Marshall: Malzahn making waves

As a reporter, I never cared much for Southeastern Conference Media Days. It’s the sports journalism equivalent of an all-you-can-eat food bar or one of those holiday hot-dog eating contests.

Malzahn has instilled confidence in AU's program.

After a while, you get so stuffed with cheap rhetoric from coaches and players that you want to lie down and take a nap, anything to get away from it all.

The latest version, though, provided some actual insight for Auburn faithful. Let’s start with some much-needed bravado.

Gus Malzahn’s defense of his hurry-up, no-huddle offense was a refreshing departure from Gene Chizik’s robotic-like responses. Foremost among Malzahn’s statements was his response to Nick Saban’s and Bret Bielema’s belief that such an offensive style puts players’ safety at risk.

“When I first heard that, I thought it was a joke,’’ he said.

This is no joke: Malzahn will be unlike any head football coach Auburn has ever had.

I don’t know of another head football coach in Auburn history who has offered the promise of a truly wide-open offense, the kind fans hunger for.

Auburn has had only one offensive-minded coach in modern history - Terry Bowden - but his offensive coordinator for most of those, Tommy Bowden, had a more profound influence on Auburn’s offense.

Malzahn’s offense, uniquely his own, will be far more daring. It will likely be football without the restrictor plates.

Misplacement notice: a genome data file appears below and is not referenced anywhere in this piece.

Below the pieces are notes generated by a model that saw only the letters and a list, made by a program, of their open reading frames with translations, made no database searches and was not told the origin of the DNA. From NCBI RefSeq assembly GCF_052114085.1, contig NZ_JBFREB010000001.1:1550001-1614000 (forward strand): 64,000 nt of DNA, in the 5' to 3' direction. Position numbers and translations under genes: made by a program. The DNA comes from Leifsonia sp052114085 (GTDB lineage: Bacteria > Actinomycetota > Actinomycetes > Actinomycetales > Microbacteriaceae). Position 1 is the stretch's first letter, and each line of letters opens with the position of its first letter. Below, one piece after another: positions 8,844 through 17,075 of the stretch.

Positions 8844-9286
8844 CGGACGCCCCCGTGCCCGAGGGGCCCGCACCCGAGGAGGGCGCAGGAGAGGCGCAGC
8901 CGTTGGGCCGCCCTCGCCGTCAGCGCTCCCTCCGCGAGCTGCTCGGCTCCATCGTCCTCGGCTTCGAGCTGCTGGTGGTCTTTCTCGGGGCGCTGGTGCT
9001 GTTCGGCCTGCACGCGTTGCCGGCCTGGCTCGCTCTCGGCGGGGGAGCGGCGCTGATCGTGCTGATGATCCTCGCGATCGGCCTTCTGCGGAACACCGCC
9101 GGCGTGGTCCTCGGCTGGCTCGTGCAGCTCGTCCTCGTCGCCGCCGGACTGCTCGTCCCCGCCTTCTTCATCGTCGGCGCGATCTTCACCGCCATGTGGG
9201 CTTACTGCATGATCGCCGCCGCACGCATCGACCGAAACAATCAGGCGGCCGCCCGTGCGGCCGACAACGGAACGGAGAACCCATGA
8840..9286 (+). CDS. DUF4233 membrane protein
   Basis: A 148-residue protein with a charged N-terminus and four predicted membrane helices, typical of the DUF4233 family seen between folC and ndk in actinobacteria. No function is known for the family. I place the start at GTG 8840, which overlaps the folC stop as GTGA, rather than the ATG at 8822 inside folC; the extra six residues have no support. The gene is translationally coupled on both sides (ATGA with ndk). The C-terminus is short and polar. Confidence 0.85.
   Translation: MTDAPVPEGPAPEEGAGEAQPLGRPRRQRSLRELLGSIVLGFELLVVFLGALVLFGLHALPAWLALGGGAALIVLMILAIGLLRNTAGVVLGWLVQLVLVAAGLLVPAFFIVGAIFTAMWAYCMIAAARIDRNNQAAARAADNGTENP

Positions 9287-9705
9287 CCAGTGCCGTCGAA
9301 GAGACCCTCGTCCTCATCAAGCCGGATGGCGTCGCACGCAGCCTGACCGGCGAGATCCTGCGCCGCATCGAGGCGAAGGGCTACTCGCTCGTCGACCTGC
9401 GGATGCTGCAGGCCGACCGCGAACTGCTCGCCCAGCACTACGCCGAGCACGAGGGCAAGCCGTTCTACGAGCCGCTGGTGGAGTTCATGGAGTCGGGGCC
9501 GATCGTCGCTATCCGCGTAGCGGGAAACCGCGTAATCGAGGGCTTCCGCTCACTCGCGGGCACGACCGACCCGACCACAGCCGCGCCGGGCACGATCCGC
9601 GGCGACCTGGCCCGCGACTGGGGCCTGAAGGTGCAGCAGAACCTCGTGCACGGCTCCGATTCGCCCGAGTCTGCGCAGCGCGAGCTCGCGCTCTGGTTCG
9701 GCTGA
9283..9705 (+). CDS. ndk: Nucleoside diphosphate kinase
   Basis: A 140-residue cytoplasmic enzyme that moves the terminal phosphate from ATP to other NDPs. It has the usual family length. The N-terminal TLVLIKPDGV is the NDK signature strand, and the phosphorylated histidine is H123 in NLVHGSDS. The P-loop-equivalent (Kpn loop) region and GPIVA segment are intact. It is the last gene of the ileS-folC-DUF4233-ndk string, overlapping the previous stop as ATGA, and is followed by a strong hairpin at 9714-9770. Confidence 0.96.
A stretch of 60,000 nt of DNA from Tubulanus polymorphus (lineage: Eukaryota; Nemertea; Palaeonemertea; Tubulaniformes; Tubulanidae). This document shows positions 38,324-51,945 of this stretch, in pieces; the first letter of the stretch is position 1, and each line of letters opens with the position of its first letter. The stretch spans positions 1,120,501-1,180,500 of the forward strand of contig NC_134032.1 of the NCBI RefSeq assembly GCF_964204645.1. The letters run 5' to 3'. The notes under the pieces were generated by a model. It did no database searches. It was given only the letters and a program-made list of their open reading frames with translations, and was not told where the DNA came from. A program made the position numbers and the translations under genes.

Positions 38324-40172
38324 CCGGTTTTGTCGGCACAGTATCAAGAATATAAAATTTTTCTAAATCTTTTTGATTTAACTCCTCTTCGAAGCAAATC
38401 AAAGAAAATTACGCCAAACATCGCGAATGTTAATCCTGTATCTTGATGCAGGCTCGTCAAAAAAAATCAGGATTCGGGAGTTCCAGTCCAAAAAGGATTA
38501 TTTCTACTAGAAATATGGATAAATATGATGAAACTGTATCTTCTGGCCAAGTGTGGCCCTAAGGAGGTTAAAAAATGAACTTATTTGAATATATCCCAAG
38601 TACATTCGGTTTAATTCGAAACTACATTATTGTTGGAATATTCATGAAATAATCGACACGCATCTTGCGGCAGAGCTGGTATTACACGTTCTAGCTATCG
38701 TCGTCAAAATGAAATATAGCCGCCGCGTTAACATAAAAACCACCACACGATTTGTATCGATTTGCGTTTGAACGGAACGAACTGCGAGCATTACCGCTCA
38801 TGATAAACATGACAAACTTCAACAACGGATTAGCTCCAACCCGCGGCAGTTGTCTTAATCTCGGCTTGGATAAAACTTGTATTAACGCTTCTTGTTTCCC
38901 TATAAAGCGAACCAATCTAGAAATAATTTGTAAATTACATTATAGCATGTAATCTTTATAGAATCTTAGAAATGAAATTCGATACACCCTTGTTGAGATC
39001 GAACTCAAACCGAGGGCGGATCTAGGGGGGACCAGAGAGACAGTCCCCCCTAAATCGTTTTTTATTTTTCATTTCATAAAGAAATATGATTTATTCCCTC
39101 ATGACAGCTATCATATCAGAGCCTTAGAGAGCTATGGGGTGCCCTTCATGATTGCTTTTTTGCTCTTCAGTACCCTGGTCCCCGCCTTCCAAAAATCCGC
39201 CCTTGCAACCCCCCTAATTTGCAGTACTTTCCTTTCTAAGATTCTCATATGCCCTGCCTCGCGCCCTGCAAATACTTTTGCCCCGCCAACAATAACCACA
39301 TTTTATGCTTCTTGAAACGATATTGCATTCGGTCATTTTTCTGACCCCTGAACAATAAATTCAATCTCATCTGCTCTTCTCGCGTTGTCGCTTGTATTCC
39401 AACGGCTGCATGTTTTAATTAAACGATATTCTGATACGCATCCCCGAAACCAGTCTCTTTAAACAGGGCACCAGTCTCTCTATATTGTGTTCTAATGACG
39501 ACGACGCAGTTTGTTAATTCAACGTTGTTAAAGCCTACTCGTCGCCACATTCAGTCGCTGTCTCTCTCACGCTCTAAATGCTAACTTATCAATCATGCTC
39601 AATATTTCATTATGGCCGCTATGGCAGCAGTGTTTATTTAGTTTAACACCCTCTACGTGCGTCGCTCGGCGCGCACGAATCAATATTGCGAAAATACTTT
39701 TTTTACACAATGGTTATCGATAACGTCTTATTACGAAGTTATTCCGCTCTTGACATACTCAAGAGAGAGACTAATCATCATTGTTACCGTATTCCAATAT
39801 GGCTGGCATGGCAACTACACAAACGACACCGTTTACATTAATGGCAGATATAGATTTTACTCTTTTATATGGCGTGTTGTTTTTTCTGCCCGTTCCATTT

But here’s another reason for encouragement: If Saban and Bielema are already complaining about it, then there’s a high probability that their concerns have much more to do with putting their defenses at a competitive disadvantage than safety.

Give Malzahn time to get the right players in his system and he’ll likely give Auburn an offensive brand of football it has been unaccustomed to.

He’ll give more than a hint of it this season. That’s what fullback Jay Prosch alluded to during some of his opening comments at Media Days.

“We’re getting our edge back,’’ he said.

That’s significant because it indicates that there’s some much-needed healing after last season’s disaster.

But perhaps the biggest indication of the team’s attitude was something Prosch said in an article by Phillip Marshall of

“All I can say is get ready,’’ Prosch said, “because Auburn is coming.’’

Auburn is coming? Really? After a 3-9 season?

I’m not sure how many among the media believed it. But it doesn’t really matter.

Prosch believes it.

And I’m inclined to believe him, too.

One way or another, this year or the next, Auburn will be coming.

I’m guessing something will be in jeopardy because of Malzahn’s style of play. But it won’t have anything to do with the safety of opposing players.

It will have more to do with the comfort level of the coaches he faces.

From the sound of things, Malzahn might have already accomplished that.

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